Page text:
In the model, there are various feedback loops. For example, as the number of workers rises relative to the amount of land, the price of land and food tends to rise. Jobs outside of agriculture do not rise proportionately, so wages of common workers tend to fall in inflation adjusted terms. With lower wages for common workers, nutrition declines. Eventually, the population becomes weakened, and population declines. There are also other players–the elite and the state itself.
Some characteristics of the four phases are as follows:
- Expansion phase (growth) – Increasing population, relatively low taxes, political stability, low grain prices, and high real (inflation-adjusted) wages.
- Stagflation phase (compression) – Slowing population growth, much heavier taxes needed to support a growing elite class, low but increasing political instability, rising grain prices, declining real wages for most workers, increasing indebtedness, and increasing urbanization.
- Crisis phase (state breakdown) – Population declining from the peak (typically by disease or by deaths from warfare), high income inequality, political instability increasing to a peak, high but very variable grain prices, high urbanization, tax system in a state of crisis, peasant uprisings.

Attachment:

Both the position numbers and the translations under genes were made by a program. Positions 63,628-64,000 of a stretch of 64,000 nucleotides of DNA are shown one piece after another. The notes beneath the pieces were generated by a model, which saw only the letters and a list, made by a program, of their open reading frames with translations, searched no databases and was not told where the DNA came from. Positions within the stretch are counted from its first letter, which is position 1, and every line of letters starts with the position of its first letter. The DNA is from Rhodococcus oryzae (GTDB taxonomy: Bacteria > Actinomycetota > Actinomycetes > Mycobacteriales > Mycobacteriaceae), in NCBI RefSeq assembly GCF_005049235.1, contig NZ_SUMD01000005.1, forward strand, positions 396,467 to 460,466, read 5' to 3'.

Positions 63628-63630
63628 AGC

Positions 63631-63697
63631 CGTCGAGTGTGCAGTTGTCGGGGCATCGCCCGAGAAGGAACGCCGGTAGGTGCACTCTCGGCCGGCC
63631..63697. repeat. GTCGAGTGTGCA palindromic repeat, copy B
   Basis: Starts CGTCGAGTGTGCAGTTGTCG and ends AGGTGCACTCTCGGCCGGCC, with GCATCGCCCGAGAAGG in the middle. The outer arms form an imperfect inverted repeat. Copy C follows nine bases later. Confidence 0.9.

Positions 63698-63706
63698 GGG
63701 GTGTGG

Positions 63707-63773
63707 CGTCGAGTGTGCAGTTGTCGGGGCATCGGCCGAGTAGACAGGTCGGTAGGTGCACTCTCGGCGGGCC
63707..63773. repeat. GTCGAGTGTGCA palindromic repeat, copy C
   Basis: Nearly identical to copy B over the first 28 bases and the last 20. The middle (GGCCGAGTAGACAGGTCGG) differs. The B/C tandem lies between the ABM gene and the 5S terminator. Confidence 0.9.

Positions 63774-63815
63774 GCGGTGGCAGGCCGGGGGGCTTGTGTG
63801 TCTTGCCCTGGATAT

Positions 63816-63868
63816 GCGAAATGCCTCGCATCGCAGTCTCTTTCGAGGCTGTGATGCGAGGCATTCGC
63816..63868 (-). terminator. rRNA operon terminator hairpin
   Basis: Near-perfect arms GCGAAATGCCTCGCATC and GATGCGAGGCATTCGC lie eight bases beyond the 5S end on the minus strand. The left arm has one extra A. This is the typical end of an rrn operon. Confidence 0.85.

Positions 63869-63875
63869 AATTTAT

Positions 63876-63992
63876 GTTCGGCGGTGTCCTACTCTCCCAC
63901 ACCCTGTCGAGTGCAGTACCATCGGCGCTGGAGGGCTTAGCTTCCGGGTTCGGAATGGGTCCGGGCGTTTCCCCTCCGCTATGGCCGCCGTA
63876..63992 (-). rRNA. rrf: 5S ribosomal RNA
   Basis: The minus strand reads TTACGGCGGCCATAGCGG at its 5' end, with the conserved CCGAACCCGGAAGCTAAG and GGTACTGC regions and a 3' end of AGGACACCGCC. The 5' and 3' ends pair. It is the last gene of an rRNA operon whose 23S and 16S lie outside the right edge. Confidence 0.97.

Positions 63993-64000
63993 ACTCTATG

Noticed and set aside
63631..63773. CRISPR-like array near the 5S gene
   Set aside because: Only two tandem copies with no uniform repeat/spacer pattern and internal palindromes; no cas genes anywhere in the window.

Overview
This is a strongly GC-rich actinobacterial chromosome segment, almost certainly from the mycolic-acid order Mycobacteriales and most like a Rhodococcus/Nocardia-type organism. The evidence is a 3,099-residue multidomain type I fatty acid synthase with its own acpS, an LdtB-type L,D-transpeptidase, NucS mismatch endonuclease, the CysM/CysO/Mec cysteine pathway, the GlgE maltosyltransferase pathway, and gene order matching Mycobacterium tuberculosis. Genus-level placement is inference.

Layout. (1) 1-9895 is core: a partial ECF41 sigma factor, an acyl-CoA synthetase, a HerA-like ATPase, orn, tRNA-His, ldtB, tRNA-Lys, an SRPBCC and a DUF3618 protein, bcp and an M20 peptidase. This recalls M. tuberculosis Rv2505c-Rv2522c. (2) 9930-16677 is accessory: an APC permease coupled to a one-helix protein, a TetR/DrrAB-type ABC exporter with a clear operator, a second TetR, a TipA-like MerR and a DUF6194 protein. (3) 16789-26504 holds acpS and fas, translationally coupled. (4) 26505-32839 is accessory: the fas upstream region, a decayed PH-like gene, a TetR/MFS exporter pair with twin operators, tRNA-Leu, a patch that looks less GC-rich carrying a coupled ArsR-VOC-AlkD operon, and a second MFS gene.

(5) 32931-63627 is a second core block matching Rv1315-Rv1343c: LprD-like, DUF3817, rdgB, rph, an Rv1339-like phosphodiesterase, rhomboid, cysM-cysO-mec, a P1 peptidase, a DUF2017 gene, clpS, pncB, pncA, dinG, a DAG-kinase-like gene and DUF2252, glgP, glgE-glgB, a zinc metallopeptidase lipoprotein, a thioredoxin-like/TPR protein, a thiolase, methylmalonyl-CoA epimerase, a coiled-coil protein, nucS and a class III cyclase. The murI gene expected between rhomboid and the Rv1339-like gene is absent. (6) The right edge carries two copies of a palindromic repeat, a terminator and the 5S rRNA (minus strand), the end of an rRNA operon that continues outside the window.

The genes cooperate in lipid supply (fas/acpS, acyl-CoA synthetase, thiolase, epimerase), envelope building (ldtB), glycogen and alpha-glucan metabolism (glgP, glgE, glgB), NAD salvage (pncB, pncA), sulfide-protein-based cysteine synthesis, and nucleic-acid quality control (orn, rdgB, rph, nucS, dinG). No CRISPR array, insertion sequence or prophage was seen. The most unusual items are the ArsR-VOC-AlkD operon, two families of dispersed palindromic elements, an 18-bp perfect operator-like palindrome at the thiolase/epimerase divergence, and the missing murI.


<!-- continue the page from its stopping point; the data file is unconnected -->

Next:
- Depression/intercycle – Low population, attempts to restore state, declining economic inequality, grain prices decreasing but variable.
It seems to me that the United States and much of the world are going through a cycle much as described by Turchin. The Growth Phase of our current cycle seems to have begun around 1800, with the rise of coal use. Stagflation in the United States seems to have started with the drop in US oil production in 1970. All of the government budget and debt problems now seem to suggest that we are reaching the Crisis Phase.
Obviously, there are differences from the civilizations modeled, because we now live in a much more integrated world. Furthermore, earlier societies did not depend on oil and other modern fuels the way we do today. We do not know how the current situation will play out, but the comparison is concerning.